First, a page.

'Asking for Disaster,' Shell Renews Bid for Risky Arctic Drilling

To the alarm of environmental groups, oil giant Shell announced on Thursday it was making plans to be able to resume the hunt for oil in Arctic waters in 2014.

On a call with reporters, chief financial officer Simon Henry said, “Our focus would be very much on the Chukchi [Sea], which is by far the biggest prize; that is the multi-billion barrel prize,” he said.

“Clearly, we would like to drill as soon as possible, so we are putting the building blocks in place. There remains a permitting and regulatory process through which we need to go, before we can confirm a decision to actually drill in 2014,” said Henry.


In February, Shell announced it was suspending its 2013 Arctic drilling program following a mishap-laden year in which its “ships have caught fire, run aground, lost control and become the subject of criminal investigation,” proving, according to Greenpeace International’s Arctic oil campaign Ben Ayliff, that “it is completely unfit to drill in the remote Arctic, a place of unrivaled beauty where any spill would be an environmental disaster.”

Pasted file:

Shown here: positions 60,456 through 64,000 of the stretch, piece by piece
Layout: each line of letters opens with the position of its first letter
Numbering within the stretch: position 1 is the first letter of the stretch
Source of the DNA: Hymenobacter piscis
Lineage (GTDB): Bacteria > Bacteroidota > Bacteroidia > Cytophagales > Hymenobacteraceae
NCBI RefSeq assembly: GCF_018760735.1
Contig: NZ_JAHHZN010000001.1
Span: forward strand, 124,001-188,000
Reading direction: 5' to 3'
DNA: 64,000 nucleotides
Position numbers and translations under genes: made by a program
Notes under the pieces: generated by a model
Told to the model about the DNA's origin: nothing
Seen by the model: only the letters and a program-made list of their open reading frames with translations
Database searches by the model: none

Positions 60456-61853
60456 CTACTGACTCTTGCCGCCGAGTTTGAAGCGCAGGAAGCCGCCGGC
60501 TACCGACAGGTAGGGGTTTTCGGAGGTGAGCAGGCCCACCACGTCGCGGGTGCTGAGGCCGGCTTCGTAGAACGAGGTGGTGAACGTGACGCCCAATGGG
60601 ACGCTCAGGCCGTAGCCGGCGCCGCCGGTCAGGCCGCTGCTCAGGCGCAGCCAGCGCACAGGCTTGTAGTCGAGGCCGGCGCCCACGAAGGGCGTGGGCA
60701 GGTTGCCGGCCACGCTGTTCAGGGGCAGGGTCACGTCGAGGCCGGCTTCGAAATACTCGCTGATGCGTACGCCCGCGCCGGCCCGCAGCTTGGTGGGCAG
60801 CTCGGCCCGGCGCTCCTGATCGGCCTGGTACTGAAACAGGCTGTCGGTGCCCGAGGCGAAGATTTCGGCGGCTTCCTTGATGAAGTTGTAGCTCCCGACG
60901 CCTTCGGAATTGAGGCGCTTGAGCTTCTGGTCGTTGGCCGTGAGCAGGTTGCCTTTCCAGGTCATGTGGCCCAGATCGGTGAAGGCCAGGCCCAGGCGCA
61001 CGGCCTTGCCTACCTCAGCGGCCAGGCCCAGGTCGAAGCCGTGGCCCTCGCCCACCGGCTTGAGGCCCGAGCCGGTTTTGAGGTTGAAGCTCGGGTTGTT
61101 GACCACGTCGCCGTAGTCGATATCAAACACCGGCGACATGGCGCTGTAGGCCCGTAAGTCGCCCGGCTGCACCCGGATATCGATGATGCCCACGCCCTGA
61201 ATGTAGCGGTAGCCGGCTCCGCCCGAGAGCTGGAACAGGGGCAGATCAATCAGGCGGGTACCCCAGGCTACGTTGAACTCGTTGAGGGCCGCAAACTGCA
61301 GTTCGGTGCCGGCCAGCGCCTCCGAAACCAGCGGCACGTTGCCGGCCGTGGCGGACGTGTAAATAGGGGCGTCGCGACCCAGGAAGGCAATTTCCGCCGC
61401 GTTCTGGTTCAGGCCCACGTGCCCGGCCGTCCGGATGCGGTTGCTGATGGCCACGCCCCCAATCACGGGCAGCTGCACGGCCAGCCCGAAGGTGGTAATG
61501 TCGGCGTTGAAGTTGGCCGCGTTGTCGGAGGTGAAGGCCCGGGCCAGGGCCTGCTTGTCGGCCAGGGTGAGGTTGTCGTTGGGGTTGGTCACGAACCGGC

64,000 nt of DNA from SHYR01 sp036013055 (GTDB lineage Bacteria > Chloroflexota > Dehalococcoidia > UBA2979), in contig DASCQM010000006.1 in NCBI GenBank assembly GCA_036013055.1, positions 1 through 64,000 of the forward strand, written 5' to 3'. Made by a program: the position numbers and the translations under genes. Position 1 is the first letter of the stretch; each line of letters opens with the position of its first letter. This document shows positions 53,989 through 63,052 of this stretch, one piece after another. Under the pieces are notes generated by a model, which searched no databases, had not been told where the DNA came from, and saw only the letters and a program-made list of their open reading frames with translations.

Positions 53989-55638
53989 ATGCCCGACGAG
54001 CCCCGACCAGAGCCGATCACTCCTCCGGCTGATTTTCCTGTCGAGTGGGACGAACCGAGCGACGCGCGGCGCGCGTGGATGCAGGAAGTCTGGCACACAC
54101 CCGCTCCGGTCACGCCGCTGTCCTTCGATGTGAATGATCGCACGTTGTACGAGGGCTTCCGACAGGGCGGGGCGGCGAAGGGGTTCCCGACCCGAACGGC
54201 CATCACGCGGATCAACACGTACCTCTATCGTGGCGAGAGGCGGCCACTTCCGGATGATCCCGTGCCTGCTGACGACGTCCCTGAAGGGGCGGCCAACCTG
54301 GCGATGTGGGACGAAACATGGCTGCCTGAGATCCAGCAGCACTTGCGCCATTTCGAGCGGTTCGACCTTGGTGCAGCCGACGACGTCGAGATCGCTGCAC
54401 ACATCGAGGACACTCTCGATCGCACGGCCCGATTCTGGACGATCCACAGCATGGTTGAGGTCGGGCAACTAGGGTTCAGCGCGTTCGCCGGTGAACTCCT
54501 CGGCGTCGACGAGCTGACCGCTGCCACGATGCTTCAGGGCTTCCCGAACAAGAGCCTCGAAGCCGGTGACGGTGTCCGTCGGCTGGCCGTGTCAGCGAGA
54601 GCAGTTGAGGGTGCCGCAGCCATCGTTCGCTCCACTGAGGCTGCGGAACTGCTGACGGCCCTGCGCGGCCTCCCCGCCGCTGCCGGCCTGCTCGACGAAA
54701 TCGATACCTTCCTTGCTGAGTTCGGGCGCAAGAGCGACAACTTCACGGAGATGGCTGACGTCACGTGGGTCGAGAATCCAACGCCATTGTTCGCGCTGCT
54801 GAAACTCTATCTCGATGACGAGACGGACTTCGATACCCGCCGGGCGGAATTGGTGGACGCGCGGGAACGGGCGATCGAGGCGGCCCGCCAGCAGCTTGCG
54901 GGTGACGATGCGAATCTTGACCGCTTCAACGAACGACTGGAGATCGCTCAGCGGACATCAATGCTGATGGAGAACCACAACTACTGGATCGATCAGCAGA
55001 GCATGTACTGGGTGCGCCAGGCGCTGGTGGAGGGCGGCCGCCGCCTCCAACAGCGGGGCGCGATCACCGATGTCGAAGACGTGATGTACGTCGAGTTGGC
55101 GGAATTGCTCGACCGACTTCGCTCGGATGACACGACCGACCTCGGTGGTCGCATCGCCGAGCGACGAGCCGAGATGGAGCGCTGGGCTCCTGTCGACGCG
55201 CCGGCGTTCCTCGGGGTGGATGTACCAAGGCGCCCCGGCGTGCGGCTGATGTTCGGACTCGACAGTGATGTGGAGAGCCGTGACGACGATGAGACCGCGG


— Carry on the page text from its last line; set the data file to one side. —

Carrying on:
Echoing Ayliff’s warning, Miyoko Sakashita, Oceans Director at the Center for Biological Diversity, warned that “drilling in the Arctic is just asking for disaster, and it should be put off limits.”

“In the remote frozen Arctic, it’s impossible to clean up and oil spill and the risks of an accident are so much greater in the harsh weather and ice,” Sakashita said in a statement to Common Dreams. “We already saw the danger with Shell’s folly last year when its drill ship cut loose and ran aground. The Arctic is a home to endangered polar bears and whales, and a drill rig in their icy home is a nail in the coffin.


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